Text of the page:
4. I rewrote an introductory paragraph on the page which I had previously copy/pasted from another page on my site.
What's different in my case is that I don't recall seeing the search term in the traffic column like you are reporting.
One other thing - I was showing up on Aol search before Google.
[edited by: ChicagoFan67 at 1:56 am (utc) on Oct. 20, 2008]
| 8:54 am on Oct 20, 2008 (gmt 0)|
The WMT data for site on a .org.uk domain consistently tells me that some page is at #2 for some keyword. That's unlikely as it is a small site and the particular keyword has a lot of competition.
However, every time I go too look at the SERPs for that keyword, it is the .org.au of the same name that is there at #2.
Other than one being called example.org.au and the other being example.org.uk there is *no* connection between the two sites - owner - hosting - location - content - so why this happens is a mystery.
| 10:29 am on Oct 20, 2008 (gmt 0)|
Quoting a post by tedster in the Yo-Yo Topic [webmasterworld.com]:
|[..] one trigger for the Google Yo Yo seems to be a sudden increase in ranking, according to the initial algo calculation. It looks like Google will not stably award a suddenly higher ranking in a competitive SERP. |
Do you think it's possible that the removal of so many external links from this site could have brought on an overall boost in PageRank, since more of it would now be flowing through the site and back to the homepage compared to when there were a lot of links to other sites, or that perhaps a previous demotion as a result of the (site-wide) link exchanges is slowly being lifted? As a result of that, the site may have gone up the rankings disproportionally, say from 100+ to top 10, and have hit some sort of trigger..? I'm inclined to think it has something to do with the recent site changes.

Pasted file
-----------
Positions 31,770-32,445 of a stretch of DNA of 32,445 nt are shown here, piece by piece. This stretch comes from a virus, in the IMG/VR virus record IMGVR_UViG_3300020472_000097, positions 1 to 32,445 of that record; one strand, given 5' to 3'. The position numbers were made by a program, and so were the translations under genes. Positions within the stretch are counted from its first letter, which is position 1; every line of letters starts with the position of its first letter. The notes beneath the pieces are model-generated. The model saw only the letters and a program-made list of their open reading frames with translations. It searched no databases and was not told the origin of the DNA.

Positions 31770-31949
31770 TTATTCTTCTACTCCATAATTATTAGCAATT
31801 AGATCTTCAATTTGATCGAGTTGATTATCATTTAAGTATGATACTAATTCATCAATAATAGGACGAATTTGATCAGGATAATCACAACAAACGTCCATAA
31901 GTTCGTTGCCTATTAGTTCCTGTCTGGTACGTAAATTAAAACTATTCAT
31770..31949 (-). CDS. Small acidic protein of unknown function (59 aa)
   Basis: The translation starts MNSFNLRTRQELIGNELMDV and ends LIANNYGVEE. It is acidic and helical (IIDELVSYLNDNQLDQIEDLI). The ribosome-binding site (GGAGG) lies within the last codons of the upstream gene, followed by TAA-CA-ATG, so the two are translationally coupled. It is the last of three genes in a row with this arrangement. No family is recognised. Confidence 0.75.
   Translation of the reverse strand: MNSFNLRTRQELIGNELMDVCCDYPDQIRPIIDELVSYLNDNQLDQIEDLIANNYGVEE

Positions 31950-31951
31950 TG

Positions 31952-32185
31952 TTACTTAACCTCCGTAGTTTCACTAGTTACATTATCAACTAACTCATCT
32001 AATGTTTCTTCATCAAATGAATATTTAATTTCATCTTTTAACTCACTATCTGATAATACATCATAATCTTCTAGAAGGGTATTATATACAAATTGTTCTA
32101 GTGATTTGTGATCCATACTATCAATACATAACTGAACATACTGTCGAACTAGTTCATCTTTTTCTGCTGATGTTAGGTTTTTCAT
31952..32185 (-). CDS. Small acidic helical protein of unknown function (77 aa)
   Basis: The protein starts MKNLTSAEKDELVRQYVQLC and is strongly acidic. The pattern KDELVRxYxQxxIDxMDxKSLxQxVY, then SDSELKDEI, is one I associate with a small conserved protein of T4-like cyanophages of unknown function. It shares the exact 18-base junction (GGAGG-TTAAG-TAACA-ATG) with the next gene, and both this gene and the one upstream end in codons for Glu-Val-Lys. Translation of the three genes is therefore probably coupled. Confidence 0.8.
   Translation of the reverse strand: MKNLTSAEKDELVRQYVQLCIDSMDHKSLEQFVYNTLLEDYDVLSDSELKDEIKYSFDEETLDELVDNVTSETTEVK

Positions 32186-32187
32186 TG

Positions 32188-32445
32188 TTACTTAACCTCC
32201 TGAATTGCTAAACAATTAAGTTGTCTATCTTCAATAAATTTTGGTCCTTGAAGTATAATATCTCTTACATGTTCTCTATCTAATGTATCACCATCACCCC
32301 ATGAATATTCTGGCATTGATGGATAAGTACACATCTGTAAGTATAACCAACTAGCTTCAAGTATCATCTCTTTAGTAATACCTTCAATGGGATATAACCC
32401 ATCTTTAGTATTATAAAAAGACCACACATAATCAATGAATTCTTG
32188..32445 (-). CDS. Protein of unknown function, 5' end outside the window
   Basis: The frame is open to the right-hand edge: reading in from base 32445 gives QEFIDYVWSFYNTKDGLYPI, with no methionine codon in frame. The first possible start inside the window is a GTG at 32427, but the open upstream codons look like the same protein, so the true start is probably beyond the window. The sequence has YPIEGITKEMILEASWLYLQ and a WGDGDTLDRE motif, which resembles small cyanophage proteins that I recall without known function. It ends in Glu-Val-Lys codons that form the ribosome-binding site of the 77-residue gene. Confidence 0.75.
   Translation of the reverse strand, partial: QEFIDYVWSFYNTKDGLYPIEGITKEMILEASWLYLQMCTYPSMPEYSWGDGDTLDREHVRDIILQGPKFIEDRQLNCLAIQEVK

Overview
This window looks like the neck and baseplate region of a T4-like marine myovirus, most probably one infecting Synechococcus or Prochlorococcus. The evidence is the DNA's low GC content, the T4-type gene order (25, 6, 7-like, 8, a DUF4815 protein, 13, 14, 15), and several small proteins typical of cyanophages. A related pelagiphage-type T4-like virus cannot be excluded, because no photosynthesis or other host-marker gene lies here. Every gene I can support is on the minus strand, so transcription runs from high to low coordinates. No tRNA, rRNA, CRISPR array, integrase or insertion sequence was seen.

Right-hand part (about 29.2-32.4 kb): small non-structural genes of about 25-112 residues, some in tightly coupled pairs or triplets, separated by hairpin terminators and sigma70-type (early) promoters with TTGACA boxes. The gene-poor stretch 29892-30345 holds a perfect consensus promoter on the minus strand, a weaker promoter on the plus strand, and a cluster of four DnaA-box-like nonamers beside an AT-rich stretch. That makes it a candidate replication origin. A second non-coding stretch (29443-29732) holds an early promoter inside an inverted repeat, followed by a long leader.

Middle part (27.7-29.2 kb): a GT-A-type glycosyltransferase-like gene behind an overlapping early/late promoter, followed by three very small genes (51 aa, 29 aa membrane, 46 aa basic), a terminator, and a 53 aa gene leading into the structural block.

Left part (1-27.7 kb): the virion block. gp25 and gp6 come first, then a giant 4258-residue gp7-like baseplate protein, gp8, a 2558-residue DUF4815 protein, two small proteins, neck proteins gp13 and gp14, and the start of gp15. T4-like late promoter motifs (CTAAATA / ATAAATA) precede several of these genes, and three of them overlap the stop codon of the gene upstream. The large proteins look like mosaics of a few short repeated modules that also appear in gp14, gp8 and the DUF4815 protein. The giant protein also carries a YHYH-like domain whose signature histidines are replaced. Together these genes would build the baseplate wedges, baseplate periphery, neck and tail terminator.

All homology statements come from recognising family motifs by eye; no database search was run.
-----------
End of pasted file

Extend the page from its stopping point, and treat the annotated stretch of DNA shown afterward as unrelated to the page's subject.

|One other thing - I was showing up on Aol search before Google. |
But not from the very beginning, if I understand correctly? Search results on AOL seem to be in less of a flux, and perhaps aren't used for experimenting as much as on Google, if at all, so we may not be seeing these effects there.
g1smd: From the surface, then, it looks like they're just not looking any further than the first part of the extension, i.e. .org. Not very Googlesque.
| 6:31 pm on Oct 20, 2008 (gmt 0)|
|Here's a thought - maybe the WMT report is pulling the position information before some filter is applied to come up with the final rankings. Even though that would certainly be buggy behavior, it might accidentally be showing you that your url COULD rank that well, if only you weren't tripping some kind of filter. |
I've been thinking this myself for awhile and will take a moment to share my own experience.
As I mentioned in a previous topic the queries are showing that I should be ranking rather high for a number of keywords that I'm currently not. The positions Google lists for them makes sense to me - they're unique content pages with links going to them. I can definitely see them being in the listed position.